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New insights into methyl jasmonate-induced saponin biosynthesis in the balloon flower

New insights into methyl jasmonate-induced saponin biosynthesis in balloon flower
Working model of PgbHLH28 in the regulation of saponin biosynthesis in P. grandiflorus. PgbHLH28 specifically binds with the promoters of the key structural genes involved in saponin biosynthesis (including PgDXS2 and PgHMGR2) and activates their transcription, resulting in enhanced saponin accumulation in P. grandiflorus. Furthermore, intermediate products produced by both the MVA and MEP pathways can be utilized in both pathways via transmembrane transport. Credit: Horticulture Research (2024). DOI: 10.1093/hr/uhae058

Platycodon grandiflorus, commonly known as balloon flower, is renowned for its medicinal properties, primarily due to its rich saponin content. Saponins are known for their anti-inflammatory, anti-cancer, and immune-boosting properties, making P. grandiflorus a valuable plant in traditional medicine.

However, challenges such as low saponin yield and inefficient cultivation practices hinder its widespread use. Addressing these issues is crucial for enhancing the medicinal value and cultivation efficiency of P. grandiflorus.

Due to these challenges, it is imperative to delve into the genetic and governing saponin biosynthesis to develop high-yielding cultivars.

Researchers at Northeast Agricultural University, in collaboration with the Key Laboratory of Cold Region Landscape Plants and Applications, published a study in Horticulture Research on 28 February 2024, detailing how the application of methyl jasmonate (MeJA) induces the expression of the PgbHLH28 gene, which is a crucial regulator in saponin accumulation.

The study focused on understanding how MeJA influences saponin biosynthesis in P. grandiflorus. Researchers applied various concentrations of MeJA to P. grandiflorus roots and found that a concentration of 100 μmol/l was optimal for promoting saponin accumulation.

RNA sequencing analysis revealed that the PgbHLH28 gene plays a pivotal role in this process. Overexpression of PgbHLH28 in P. grandiflorus resulted in a significant increase in saponin content, while silencing the gene inhibited saponin synthesis.

Further investigations using yeast one-hybrid and dual luciferase assays demonstrated that PgbHLH28 directly binds to the promoters of the PgHMGR2 and PgDXS2 genes, activating their expression and thereby enhancing saponin biosynthesis.

These findings establish a complex regulatory network involving MeJA and PgbHLH28, which governs the production of saponins in P. grandiflorus. The study not only elucidates the genetic mechanisms underlying saponin biosynthesis but also provides a theoretical foundation for improving saponin content in P. grandiflorus through and advanced cultivation practices.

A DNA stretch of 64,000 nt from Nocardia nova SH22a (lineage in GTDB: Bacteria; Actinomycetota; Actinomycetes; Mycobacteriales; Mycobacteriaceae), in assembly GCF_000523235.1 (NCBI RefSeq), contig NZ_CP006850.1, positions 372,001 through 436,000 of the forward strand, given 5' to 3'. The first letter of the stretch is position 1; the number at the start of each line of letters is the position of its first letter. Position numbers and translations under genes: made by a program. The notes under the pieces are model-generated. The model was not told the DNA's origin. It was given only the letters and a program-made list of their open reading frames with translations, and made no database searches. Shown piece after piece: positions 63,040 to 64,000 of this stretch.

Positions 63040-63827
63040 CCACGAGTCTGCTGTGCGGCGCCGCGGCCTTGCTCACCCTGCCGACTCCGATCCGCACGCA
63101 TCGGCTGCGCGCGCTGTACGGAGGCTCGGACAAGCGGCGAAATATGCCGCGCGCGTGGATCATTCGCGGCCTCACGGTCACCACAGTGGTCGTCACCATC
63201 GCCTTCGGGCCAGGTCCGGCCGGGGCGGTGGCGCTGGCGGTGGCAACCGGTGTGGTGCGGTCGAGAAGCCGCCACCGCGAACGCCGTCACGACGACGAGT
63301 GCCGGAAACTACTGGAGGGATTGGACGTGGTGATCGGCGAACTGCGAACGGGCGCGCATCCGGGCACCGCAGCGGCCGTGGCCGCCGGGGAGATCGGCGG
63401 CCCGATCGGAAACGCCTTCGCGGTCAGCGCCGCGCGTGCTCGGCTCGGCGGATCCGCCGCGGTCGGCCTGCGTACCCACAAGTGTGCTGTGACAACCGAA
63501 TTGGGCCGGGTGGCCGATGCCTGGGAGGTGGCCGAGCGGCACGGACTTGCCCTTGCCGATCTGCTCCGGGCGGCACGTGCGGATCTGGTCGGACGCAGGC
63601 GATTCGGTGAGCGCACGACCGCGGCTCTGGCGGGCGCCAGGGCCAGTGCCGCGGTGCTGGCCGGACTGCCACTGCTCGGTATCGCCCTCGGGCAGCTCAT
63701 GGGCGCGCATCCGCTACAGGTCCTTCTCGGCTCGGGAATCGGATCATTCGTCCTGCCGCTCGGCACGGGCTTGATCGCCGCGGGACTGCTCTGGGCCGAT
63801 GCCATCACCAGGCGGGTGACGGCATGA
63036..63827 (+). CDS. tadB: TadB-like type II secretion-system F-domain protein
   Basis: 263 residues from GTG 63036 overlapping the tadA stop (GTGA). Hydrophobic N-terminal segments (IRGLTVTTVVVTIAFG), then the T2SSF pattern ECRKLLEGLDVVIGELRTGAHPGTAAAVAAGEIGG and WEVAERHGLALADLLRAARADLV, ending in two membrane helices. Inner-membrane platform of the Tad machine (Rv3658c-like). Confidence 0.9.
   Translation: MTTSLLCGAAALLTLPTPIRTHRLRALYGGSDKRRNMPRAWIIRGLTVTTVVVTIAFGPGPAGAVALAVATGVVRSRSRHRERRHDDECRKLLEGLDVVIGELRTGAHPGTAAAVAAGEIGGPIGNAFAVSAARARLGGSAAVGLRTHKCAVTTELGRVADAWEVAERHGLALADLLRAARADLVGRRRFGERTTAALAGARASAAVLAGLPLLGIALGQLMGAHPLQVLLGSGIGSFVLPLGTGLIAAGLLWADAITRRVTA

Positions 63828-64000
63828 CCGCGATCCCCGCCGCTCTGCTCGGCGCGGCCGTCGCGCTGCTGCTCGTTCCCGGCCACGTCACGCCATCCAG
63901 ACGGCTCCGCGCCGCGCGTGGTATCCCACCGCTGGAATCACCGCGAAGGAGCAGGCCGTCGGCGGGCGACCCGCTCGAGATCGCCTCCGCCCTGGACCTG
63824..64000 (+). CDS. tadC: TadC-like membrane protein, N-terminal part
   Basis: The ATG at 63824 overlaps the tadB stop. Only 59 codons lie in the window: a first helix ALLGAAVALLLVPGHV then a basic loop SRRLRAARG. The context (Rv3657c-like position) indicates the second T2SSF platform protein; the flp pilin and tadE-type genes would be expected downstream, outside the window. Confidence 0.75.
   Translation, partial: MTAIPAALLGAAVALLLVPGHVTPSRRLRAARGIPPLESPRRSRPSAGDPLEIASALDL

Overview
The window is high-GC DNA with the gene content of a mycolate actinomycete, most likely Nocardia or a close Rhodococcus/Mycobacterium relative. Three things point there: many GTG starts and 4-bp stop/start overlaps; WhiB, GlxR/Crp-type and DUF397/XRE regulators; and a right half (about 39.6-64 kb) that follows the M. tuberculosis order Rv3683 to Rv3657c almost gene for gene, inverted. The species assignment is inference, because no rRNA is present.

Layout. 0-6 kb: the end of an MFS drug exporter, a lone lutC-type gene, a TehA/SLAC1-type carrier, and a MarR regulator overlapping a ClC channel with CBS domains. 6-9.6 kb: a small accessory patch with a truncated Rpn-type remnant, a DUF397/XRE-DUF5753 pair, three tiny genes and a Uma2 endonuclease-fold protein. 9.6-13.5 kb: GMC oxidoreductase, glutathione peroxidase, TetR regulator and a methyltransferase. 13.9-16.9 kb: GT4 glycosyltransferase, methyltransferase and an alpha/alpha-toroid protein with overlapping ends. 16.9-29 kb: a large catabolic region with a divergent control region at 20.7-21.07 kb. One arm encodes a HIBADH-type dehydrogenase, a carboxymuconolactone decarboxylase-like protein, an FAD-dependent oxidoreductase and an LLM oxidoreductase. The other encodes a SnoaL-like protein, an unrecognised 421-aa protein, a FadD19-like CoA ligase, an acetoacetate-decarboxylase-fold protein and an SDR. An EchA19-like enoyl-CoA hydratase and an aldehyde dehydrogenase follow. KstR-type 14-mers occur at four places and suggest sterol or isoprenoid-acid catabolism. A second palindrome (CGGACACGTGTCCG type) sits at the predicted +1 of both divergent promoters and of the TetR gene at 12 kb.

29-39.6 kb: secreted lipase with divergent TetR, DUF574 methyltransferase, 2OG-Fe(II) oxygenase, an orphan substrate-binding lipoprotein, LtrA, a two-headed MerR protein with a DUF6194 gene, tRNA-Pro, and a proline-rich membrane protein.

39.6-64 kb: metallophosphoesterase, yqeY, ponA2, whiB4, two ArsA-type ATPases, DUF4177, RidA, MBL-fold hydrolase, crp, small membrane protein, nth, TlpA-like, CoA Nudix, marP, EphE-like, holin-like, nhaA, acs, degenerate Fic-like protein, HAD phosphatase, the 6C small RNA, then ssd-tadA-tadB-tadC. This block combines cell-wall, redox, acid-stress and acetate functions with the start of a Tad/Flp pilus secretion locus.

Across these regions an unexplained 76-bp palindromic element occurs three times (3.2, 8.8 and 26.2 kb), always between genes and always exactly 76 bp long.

Dr. Tao Yang, a leading expert in and one of the corresponding authors of the study, stated, "Our findings mark a significant advancement in understanding the genetic regulation of saponin biosynthesis in P. grandiflorus. The identification of PgbHLH28 as a key regulator opens up new possibilities for enhancing the medicinal value of this plant through targeted genetic modifications.

"This research provides a valuable framework for developing high-saponin-yielding cultivars, which could have substantial implications for the pharmaceutical industry."

The implications of this study are far-reaching for both the agricultural and pharmaceutical industries. By leveraging the insights gained from this research, scientists can develop new cultivars of P. grandiflorus with enhanced saponin content, thereby increasing the plant's medicinal value.

This could lead to more effective natural treatments for various health conditions, including inflammatory diseases and viral infections. Furthermore, understanding the genetic regulation of saponin biosynthesis can aid in the cultivation of other medicinal plants, promoting the use of natural compounds in and potentially leading to new therapeutic discoveries.

More information: Wuhua Zhang et al, RNA sequencing analysis reveals PgbHLH28 as the key regulator in response to methyl jasmonate-induced saponin accumulation in Platycodon grandiflorus, Horticulture Research (2024). DOI: 10.1093/hr/uhae058

Journal information: Horticulture Research

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Citation: New insights into methyl jasmonate-induced saponin biosynthesis in the balloon flower (2024, June 21) retrieved 18 July 2024 from
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